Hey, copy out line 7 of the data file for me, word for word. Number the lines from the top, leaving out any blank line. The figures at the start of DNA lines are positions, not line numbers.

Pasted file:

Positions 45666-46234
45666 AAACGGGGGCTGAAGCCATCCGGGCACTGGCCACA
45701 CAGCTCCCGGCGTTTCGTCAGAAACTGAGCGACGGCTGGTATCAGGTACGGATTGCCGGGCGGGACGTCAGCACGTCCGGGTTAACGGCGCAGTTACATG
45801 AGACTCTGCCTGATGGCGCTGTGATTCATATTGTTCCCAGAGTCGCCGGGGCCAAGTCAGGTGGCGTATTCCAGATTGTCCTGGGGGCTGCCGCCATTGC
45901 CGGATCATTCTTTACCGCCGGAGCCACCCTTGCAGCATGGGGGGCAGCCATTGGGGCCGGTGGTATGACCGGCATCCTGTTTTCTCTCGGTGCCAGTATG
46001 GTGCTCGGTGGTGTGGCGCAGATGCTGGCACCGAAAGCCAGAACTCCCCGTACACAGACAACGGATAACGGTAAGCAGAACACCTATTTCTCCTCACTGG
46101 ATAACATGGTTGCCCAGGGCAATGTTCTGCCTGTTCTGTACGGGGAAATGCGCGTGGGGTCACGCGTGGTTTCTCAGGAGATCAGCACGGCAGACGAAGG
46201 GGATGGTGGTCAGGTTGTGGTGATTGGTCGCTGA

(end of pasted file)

46101 ATAACATGGTTGCCCAGGGCAATGTTCTGCCTGTTCTGTACGGGGAAATGCGCGTGGGGTCACGCGTGGTTTCTCAGGAGATCAGCACGGCAGACGAAGG